Typically, a hacker scans for an account that has access to the Automated Clearing House, a widely used system that allows banks to exchange details of financial transactions.
Once an account with the ACH is accessed, hackers can transfer money to accounts they’ve created for themselves or to accounts they’ve arranged through a third party or “money mule.” These individuals are usually solicited through online advertisements and used to transfer money for hackers under the guise of employment, such as an earn-money-from-home job.
Money mules are directed to quickly wire a portion of the stolen cash to overseas accounts, often in eastern Europe or Russia. They are often directed to transfer the money using wire services, such as Western Union and Moneygram, which help erase the tracks of the hackers.
“The fact is, you have a real criminal supply chain at work,” said Doug Johnson, the vice president for risk management policy at the American Banking Association. “You have people who search out companies and school districts to exploit, you have others in the chain that are building malicious software and then you have the money mules that take money out to wire it overseas.”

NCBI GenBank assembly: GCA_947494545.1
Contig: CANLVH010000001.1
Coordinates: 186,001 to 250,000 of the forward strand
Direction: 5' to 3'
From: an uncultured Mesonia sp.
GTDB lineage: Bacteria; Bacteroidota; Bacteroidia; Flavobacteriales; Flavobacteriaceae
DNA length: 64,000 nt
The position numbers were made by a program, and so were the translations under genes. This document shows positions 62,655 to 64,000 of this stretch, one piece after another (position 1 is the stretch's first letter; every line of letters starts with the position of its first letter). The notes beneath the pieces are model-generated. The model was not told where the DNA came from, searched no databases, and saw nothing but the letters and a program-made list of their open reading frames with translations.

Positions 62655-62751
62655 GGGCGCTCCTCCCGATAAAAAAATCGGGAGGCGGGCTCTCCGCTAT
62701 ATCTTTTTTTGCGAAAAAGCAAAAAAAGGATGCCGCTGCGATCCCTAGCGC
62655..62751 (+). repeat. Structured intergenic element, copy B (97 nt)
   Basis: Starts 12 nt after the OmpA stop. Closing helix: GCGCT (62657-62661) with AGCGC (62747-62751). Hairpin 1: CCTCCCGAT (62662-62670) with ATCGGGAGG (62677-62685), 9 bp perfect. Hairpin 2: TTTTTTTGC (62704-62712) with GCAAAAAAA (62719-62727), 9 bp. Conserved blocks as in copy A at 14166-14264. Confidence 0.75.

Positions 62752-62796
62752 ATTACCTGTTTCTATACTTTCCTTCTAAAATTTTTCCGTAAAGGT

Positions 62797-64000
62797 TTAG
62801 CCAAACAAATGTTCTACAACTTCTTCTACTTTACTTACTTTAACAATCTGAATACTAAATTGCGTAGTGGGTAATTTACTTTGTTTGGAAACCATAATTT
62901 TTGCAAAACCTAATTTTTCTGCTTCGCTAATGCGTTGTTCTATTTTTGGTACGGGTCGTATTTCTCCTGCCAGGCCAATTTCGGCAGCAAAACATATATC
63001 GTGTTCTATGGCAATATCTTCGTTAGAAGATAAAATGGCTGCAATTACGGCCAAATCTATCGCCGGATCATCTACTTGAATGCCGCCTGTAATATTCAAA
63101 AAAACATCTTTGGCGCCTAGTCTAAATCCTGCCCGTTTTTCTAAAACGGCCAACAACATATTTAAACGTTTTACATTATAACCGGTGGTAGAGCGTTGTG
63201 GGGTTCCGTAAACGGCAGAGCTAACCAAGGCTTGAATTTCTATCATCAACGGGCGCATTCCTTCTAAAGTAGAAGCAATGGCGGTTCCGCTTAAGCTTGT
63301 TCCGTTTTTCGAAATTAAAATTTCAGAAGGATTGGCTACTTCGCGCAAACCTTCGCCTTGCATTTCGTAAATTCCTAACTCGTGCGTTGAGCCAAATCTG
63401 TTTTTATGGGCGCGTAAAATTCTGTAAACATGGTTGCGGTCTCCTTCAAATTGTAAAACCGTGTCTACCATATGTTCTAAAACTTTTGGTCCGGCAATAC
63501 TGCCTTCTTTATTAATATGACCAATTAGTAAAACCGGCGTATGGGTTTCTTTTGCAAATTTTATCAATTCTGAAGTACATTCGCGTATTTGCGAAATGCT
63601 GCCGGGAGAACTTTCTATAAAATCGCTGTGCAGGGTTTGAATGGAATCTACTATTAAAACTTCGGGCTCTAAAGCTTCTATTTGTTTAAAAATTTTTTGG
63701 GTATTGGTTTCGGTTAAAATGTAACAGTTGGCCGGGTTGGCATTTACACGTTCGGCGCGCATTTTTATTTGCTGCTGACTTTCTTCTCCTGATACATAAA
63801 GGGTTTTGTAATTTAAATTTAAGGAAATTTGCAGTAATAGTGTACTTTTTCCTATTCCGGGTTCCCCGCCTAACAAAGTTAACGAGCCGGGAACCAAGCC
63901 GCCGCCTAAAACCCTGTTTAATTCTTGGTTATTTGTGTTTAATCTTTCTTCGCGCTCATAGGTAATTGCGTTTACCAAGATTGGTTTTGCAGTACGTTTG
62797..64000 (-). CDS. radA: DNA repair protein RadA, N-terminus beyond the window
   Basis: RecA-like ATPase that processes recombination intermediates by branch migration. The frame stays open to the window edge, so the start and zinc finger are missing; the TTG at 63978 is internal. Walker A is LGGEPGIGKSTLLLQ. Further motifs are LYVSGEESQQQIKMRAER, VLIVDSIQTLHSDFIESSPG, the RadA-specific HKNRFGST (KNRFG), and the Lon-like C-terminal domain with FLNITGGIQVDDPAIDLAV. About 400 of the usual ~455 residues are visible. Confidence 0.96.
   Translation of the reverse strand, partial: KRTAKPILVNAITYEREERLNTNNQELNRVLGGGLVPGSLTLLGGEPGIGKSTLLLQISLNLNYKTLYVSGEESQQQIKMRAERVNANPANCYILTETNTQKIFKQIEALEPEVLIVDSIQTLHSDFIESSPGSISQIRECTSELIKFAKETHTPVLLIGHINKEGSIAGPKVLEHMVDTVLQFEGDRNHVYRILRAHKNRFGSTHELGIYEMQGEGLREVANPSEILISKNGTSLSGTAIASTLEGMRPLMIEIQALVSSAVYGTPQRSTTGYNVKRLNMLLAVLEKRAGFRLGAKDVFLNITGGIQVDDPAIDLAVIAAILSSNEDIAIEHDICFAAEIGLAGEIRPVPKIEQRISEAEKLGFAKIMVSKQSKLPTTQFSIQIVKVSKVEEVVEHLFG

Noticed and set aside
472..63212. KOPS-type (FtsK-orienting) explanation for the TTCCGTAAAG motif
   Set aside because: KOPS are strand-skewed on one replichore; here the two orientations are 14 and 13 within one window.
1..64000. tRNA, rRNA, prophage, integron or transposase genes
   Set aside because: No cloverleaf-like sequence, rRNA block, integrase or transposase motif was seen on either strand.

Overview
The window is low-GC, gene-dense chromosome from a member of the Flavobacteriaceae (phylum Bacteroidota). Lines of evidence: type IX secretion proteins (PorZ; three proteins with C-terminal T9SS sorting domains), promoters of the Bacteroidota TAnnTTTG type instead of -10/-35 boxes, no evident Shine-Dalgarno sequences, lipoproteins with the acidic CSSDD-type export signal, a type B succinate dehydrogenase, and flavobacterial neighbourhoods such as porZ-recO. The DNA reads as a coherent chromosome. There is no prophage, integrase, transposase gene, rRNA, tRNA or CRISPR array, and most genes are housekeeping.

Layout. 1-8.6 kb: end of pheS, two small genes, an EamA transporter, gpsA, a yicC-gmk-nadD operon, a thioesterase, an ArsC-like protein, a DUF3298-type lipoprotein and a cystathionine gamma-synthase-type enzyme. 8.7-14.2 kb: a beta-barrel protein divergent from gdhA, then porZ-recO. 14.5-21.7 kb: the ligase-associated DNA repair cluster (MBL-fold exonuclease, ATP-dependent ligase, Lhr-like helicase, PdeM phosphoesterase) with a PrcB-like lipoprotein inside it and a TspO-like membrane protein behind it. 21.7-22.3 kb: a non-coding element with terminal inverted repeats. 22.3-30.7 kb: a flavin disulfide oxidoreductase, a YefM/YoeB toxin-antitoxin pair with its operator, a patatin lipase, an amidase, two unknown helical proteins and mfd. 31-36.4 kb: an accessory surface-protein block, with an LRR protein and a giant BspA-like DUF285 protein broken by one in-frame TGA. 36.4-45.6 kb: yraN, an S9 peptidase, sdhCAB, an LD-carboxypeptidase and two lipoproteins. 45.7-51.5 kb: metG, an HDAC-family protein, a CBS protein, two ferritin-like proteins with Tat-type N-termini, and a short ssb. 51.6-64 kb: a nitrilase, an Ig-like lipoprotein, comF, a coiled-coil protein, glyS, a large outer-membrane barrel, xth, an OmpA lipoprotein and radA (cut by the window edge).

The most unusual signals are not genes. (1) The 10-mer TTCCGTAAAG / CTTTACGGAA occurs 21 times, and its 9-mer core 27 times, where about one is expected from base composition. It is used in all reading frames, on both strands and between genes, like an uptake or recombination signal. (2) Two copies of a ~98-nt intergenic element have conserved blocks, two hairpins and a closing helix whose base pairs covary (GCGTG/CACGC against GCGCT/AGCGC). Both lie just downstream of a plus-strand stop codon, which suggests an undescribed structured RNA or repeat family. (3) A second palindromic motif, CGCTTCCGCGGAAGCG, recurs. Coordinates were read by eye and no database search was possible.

Looking for answers
School district officials in Duanesburg are still trying to figure out exactly how December’s thefts occurred and what, if anything, they can do to prevent a future online attack.
The first unauthorized electronic transfer occurred on Dec. 18, when $1.86 million was moved from the district’s money market account to an overseas destination.
Three days later, transfers totaling more than $1.19 million were wired to multiple destinations outside the United States.
Then, after the final attempt raised an alert on Dec. 22, representatives from NBT began tracking down the illegal transfers.
Crowley said the bank was able to thwart the final transfer and recover about $1.8 million within a day. Less than a week later, the bank tracked down another lump sum.
As soon as the fraud was discovered, the school district closed all of its accounts and established new ones with extremely limited online functionality. With few exceptions, all payments to and from the district were switched to paper check form.
“It’s been a lot of work,” she said. “We’ve gone from the electronic age and back-stepped as much as we possibly can, so wherever we’re allowed to send a paper check, we send a paper check.”
The crime stirred concern throughout area school districts and prompted many administrators to review the safeguards in place. Capital Region BOCES Superintendent Charles Dedrick said the heightened alert has also resulted in a sense of urgency among districts.